UAB Health System Spain Rehabilitation Center
Date: October 8, 2006
This letter is to let you know how Barry has done using the Aquila Cushion. Barry is a 56 year old male who was injured in a car wreck in 1982, resulting in complete C5 tetraplegia. His medical history includes significant heterotopic ossification (HO) in both hips, L5/S1 discitis and osteomyelitis. He has a P1CC for convenience of managing medications when he gets sick.
Barry is an active person using his manual wheelchair for mobility. He lives in a wheelchair accessible apartment and lives alone. He has hired an attendant to help him with ADLs in the morning and evening, and is otherwise alone during the day. He has been sitting on a high profile ROHO cushion for years, and has become dependent with pressure reliefs in the manual wheelchair due to his weak upper extremities and HO in his hips. Posturally, he is locked in a sacral sitting position and no lordosis.
He has declined pursuing a power wheelchair with power tilt because he has no way to transport the wheelchair when friends or caregivers take him for appointments or other activities. He is an accomplished artist, builder of remote control airplanes, and attends church. He spend time with friends and enjoys life. He was in a wheelchair 7-9 hours/day. Around March 2005, he developed a decubitus ulcer at the base of his scrotum, which quickly enlarged and deepened. He was on bed rest for the next several months, only getting up once a week.
He was admitted to inpatient rehab January 5th, 2006, with problems with autonomic dysreflexia, possibly associated with toe infection, decubitus in his right ischial area and sacral area, recurrent UTIs, neurogenic bowel/bladder, or HO in back and both hips. His weight went from 148 pounds to just 116. The goal of rehab was to address medical issues and seating to increase his sitting tolerance. He was pressure mapped on his current High Profile ROHO cushion while in rehab with good readings. However, due to the fact that he is unable to perform an independent pressure relief, it was not recommended for him to sit on this cushion longer than 30 minutes without a pressure relief. The Aquila cushion was recommended because the cycles could be set to change the air pressure to help with pressure relief and allow Barry to be up in his wheelchair vs. bed bound.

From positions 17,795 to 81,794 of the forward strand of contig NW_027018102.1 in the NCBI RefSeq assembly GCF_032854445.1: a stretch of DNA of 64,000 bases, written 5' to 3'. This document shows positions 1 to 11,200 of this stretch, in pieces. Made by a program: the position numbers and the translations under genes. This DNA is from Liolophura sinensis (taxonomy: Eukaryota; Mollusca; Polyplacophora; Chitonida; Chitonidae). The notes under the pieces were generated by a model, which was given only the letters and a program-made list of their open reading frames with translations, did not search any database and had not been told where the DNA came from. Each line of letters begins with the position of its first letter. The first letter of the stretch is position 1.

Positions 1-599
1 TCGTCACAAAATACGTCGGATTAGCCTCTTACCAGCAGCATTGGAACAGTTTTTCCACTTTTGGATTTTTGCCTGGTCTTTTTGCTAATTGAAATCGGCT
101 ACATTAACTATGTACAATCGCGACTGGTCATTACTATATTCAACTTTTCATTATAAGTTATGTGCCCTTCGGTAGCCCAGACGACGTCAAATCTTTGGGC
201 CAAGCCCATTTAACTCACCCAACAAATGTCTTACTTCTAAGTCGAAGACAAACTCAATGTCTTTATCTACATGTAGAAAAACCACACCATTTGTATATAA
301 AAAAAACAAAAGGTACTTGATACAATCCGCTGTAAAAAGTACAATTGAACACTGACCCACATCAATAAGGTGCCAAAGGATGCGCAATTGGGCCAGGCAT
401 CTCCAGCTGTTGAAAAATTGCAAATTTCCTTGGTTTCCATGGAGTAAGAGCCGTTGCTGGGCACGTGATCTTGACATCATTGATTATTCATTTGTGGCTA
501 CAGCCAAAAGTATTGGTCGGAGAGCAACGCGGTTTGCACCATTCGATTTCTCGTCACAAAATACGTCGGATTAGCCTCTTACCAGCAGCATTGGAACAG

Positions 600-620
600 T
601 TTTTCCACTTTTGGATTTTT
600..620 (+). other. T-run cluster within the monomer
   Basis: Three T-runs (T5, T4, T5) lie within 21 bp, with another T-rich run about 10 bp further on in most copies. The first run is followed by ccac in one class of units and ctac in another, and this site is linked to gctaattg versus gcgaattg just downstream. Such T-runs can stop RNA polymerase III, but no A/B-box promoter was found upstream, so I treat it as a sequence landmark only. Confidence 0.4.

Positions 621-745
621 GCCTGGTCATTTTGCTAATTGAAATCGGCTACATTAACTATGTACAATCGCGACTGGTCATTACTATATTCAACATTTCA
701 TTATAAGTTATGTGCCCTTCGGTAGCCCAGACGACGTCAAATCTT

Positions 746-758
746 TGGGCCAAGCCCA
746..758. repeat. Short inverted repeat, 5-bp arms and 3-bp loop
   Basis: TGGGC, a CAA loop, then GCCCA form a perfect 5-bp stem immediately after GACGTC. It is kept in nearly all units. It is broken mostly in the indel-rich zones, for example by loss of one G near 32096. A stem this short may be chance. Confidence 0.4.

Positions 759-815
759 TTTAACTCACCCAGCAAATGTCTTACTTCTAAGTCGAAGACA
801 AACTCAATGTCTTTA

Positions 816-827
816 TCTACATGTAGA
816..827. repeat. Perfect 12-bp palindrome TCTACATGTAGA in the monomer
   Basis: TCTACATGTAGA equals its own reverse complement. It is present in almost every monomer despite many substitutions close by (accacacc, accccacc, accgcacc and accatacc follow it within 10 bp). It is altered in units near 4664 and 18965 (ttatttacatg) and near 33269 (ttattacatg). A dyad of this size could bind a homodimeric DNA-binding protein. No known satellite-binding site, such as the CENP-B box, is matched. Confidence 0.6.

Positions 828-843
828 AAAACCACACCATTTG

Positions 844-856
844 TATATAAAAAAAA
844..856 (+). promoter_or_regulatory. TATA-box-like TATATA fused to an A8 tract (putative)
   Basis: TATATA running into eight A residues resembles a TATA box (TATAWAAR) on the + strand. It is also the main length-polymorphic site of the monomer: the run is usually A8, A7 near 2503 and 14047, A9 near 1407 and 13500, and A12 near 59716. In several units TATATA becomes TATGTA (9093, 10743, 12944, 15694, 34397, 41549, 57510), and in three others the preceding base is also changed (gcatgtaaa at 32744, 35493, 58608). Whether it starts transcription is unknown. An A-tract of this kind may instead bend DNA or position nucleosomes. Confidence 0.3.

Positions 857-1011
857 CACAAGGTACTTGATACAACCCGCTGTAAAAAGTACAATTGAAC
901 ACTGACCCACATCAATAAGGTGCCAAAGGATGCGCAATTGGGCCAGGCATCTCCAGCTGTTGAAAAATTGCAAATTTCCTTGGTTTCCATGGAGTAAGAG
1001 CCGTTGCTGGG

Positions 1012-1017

Barry was seen in our outpatient clinic for fitting and training on the use of the Aquila cushion on February 9th, 2006. He was given a chart to note number of hours in the wheelchair sitting on the Aquila cushion, pain scores and noting daily skin checks.
We were in contact with Barry approximately every 6 weeks for the next 8 months on his use of the cushion, regarding his skin integrity, pain, and quality of life. He reported no pain using the cushion. His home health nurse helped us monitor his skin. Over these months, his skin condition varied and changes were made to the cushion along the way with the firmness to 3 and adaptations to the pads. His skin is not completely healed, but he has had 2 hospitalizations from infections of his 1CC line and was in bed for several days each time, which caused his sores to worsen, He was also having difficulty with his low air loss mattress pump malfunctioning. A loaner pump was provided, which too was not working well. After finally getting a functioning pump for his bed, his sores began improving again.
Barry did acquire a new sore right under his right distal hamstring tendon with the use of the first cushion provided. After some bed rest and wound care, it healed. The Aquila company provided a new cushion in which softness of the padding in all the cells was adjusted to address this. His home health RN has reported improvement in his skin, which is expected to continue as long as he stays healthy and now that his bed is fixed.
The major benefit the cushion gave Barry, in my opinion, is his quality of life. He went from being completely bed bound to being able to be up in his wheelchair, participating in his daily activities 6-8 hours/day on average. It was difficult to assess the true effect the cushion had on his sores because of other complicating factors noted above. Barry has been so much happier using the cushion and feels like, in his words, “I have my life back.
I do think the cushion has a place in the market for people just like Barry who need to stay in a manual wheelchair, but are unable to do a pressure relief independently and are high risk for skin breakdown. I support the theory and applications of alternating pressure cushions, and feel the Aquila Cushion is made well and the company is supportive and east to work with when customizing a cushion. I will use this cushion in the future for appropriate clients.
Cathy Henderson, PT, MS, ATP
To view the original report, click here: Case Study: UAB Health System